Published on March 19th, 2016 | by admin
Dilruk Jayasinha Interview (MICF 2016) … a reformed gamer gone comedy!
We caught up with comedian Dil Jayasinha who finished performing in Adelaide and will be unleashing his amazing new show at the 2016 Melbourne International Comedy Festival.
Welcome to Impulse Gamer Dil so what are you up too?
Thanks for having me man and I’ve been travelling a fair bit with my comedy and living the dream so to speak. I was recently in Adelaide and was trying to learn public transport system and living out of a suitcase instead of cupboard in Melbourne which is my home.
Do you find there is a big difference between the Adelaide Fringe and the Melbourne International Comedy Festival?
There is a huge difference, it’s massive! While the Fringe is happening in Adelaide, there’s a whole bunch of other stuff happening at the same time like the Adelaide Festival, WOMADelaide, the Clipsal Races and heaps of other things. So as a performer, you’re kind of competing against all those other people as well, whereas in Melbourne, it’s pretty much all about the Comedy Festival.
We’ve also heard you’re a bit of gamer Dil and also a Mortal Kombat acolyte that led to some personal injuries?
I’m a recovering gamer is how I put it <laugh>. As pretty much as small as I can remember, I’ve been playing video games back in Sri Lanka. I came to Australian 12-years ago and pretty much my entire Sri Lankan childhood was being surrounded by games. Our family couldn’t afford Nintendo but my cousins had it and going over to their house was the best thing in the world.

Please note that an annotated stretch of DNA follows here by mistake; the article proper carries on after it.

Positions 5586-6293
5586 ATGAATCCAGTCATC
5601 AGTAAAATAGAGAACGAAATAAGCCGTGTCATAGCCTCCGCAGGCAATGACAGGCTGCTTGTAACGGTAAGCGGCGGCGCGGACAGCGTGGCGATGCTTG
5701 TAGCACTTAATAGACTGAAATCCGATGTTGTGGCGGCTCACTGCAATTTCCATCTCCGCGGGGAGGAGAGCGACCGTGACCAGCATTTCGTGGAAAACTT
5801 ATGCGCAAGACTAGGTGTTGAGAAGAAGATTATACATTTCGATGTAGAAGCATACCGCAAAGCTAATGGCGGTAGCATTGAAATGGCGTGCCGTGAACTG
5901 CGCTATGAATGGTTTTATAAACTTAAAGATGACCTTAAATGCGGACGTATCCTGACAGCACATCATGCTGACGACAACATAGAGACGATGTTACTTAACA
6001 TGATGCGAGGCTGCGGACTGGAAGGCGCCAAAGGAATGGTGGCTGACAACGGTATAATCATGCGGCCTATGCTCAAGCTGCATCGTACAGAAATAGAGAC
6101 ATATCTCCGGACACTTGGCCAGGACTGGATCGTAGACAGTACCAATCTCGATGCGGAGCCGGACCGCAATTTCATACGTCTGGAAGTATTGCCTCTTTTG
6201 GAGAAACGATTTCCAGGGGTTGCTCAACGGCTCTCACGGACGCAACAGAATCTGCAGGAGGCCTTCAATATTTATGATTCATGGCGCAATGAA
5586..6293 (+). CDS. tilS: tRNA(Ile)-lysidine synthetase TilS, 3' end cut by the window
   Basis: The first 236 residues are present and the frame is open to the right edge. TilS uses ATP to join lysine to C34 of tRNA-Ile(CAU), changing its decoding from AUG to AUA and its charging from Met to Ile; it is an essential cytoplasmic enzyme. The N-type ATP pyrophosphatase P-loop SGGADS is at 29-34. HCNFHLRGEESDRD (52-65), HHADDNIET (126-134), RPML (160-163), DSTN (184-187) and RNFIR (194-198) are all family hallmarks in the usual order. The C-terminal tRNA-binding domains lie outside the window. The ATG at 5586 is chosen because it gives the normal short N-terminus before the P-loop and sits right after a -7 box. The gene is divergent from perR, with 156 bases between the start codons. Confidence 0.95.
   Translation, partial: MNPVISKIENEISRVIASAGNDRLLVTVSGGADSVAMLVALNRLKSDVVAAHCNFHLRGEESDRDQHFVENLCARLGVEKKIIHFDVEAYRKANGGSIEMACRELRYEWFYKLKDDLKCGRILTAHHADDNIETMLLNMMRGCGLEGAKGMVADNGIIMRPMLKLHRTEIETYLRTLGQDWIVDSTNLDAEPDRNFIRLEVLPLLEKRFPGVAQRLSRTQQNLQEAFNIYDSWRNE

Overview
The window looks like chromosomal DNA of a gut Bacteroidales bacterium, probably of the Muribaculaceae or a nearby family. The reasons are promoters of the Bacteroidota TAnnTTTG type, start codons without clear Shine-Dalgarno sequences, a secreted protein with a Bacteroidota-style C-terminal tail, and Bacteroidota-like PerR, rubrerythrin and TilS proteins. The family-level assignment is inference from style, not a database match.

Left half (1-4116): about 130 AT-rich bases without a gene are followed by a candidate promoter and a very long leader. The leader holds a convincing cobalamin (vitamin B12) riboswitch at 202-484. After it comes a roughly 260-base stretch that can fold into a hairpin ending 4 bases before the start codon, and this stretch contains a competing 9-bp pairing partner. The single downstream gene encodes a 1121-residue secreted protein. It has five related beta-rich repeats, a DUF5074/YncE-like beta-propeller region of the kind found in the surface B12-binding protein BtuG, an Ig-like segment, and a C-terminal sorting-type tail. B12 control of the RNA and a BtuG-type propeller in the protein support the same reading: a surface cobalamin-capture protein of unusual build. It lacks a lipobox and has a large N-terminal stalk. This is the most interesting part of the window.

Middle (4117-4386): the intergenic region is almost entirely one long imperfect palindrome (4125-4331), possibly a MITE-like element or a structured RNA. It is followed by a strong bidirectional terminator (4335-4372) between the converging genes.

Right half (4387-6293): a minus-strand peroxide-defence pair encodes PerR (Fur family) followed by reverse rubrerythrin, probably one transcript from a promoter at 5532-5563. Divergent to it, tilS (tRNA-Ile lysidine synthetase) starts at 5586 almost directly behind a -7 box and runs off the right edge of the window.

Mortal Kombat became a religion for us back there because we kind of followed it from the start and would be right into it. One particular time when I was playing with my brother, we were smashing the keyboard really hard and this is the days where the up and down arrows were used to control your characters <laugh>. So we’re smashing away at the keyboard and I was grinding my teeth as we’re playing and I did it a bit too much where I actually chipped the topped of my tooth. There was already a filling there and I was like “pause pause pause” and my brother was like “what’s wrong” and I had to clean the tooth out of my mouth and I was like “let’s go” <laugh>.
The other game I got really addicted to was Need for Speed on the PC and with the arrow keys being so close to the bottom of the keyboard, I was resting my wrist on the edge of the table for so long that it permanently bruised and I have this scar there. So all these injuries combined, I kind of decided that when I came to Australia I would not play video games anymore because I knew that if I got into it again I just can’t stop.
It’s one of those things where some people have the ability to play video games for a few hours and then do some work but I don’t have that ability in me to say enough <laugh>. I remember the worst game for me was The Sims, because unlike any other game there was no end to the level. At least when I was playing Half Life or whatever, I knew that once I got through this level, I could call it a break and start again tomorrow. Whereas in The Sims, there was never an end, you just kept on living <laugh> and I would go hours and hours of playing it. This is why I’ve put myself on a self-imposed gaming rehab but I did break that with Angry Birds. But I had to stop playing that because it was once again causing injuries <laugh>.